Thursday, January 19, 2012

The Launch

My participation in the home buying purchase was as active as possible from 8,000 miles away. My wife was in Orlando for less than a week to meet her new team and start the process. By keeping me out of it (I didn't even see pictures before we made our first offer), she did an excellent job. One of the unplanned benefits is that our backyard (i.e., our pool area) faces east. I thought the primary benefit of this was that it's shaded in the afternoons which, I'm going to have to guess, can only make the humid summers somewhat more bearable.

While we were at dinner last weekend with our new neighbors, they mentioned that it was unfortunate that the shuttle program had ended because there were perfect views of launches from the back of the houses on our side of the street. I'm sure we could hold a grand debate over the viability of the shuttle program, but just about everyone has to admit; seeing a launch from your house would have been pretty cool.

Earlier tonight that same neighbor texted Lindsay saying there was a planned rocket launch from Cape Canaveral at 7:38pm. Since Lindsay was sitting at another aeronautical landmark, O'Hare International Airport, I decided to look into the eastward sky from the back deck, knowing neither where the rocket may emerge from the horizon nor how large it would look.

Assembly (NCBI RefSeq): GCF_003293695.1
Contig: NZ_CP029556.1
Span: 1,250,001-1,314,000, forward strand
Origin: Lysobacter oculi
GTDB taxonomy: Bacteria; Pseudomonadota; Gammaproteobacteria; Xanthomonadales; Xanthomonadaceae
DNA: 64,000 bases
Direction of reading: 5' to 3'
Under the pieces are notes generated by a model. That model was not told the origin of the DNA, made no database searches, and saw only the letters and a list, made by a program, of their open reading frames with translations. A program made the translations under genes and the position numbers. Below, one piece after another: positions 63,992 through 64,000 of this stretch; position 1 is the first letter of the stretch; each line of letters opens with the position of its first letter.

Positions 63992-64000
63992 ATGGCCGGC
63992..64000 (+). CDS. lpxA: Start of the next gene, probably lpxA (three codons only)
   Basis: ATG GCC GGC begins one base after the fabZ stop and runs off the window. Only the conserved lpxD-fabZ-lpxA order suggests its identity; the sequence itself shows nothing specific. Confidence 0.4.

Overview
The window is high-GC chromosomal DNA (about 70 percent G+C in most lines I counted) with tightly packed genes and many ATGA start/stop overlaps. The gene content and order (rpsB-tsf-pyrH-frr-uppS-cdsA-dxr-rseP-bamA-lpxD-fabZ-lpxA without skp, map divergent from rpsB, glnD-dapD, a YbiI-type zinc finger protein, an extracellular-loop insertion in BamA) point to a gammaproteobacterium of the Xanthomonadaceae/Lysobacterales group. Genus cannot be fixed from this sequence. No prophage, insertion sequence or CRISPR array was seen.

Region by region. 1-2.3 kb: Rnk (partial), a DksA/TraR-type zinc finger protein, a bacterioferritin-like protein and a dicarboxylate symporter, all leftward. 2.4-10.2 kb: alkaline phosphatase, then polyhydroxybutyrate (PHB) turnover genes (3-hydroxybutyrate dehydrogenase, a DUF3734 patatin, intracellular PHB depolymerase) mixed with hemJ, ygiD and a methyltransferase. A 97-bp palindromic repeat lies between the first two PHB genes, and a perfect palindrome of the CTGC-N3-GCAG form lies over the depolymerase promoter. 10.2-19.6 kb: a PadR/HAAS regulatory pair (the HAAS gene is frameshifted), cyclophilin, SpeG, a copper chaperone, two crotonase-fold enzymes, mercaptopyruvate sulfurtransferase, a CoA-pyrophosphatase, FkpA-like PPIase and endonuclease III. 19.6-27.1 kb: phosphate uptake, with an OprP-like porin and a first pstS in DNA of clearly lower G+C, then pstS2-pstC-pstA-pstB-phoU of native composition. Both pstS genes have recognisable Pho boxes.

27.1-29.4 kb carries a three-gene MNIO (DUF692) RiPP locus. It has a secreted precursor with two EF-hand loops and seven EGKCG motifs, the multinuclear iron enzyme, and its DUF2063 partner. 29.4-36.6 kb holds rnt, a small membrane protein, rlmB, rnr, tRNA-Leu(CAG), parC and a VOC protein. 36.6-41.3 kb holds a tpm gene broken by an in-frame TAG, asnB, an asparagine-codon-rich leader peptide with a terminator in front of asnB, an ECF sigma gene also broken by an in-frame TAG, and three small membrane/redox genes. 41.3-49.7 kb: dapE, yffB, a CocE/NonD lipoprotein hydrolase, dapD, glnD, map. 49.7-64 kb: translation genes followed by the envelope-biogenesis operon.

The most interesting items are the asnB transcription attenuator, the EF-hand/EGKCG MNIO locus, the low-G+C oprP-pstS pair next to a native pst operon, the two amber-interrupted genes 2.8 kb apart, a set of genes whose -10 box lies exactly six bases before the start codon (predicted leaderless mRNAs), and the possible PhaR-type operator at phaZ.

Sure enough, shortly after 8:38pm a small fireball appeared directly east out from my patio, slowly climbing up through the night sky. Since we're approximately 40 miles east of the site, it was a relatively small in the context of the entire horizon but still large enough that you weren't going to miss it. I tried to take pictures but was on an AUTO setting and taking them at night while holding the camera. The results weren't pretty and not to be published. Perhaps I'll consult with my trusty photography coach, Colin Howe, and see what I might be able to do for future opportunities (though something tells me it's going to involve the purchase of a rather expensive lens that I'm just not prepared to make at this time).

Chalk this up as one of the unexpected benefits of the move; at some point I'll need to get over to the cape.

Wednesday, January 18, 2012

Stale Bread

I like a fresh loaf of bread as much as the next guy; however, exactly how long should bread stay soft and fresh? In India, a loaf of bread, which cost Rs. 16 (or about $0.30, I kind of miss those prices) lasted approximately four or five days before becoming completely stale and uneatable. I've realized that here in the states bread seemingly stays fresh forever. I had purchased a new bag of wheat buns to use for dinner tonight. I was surprised that the buns I had purchased over two weeks ago were still eminently usable. I've had pretty much the same experience with the sliced bread I've purchased (and I keep getting suckered into "buy 1 get 1" deals that would be ridiculous if not for the fact that the bread lasts forever).

Maybe it's how it's stored. In India, we stored bread in a ziploc bag on a shelf in a kitchen that was neither heated nor air conditioned. In my new house, we store the bread in a dark pantry seemingly protected from the elements.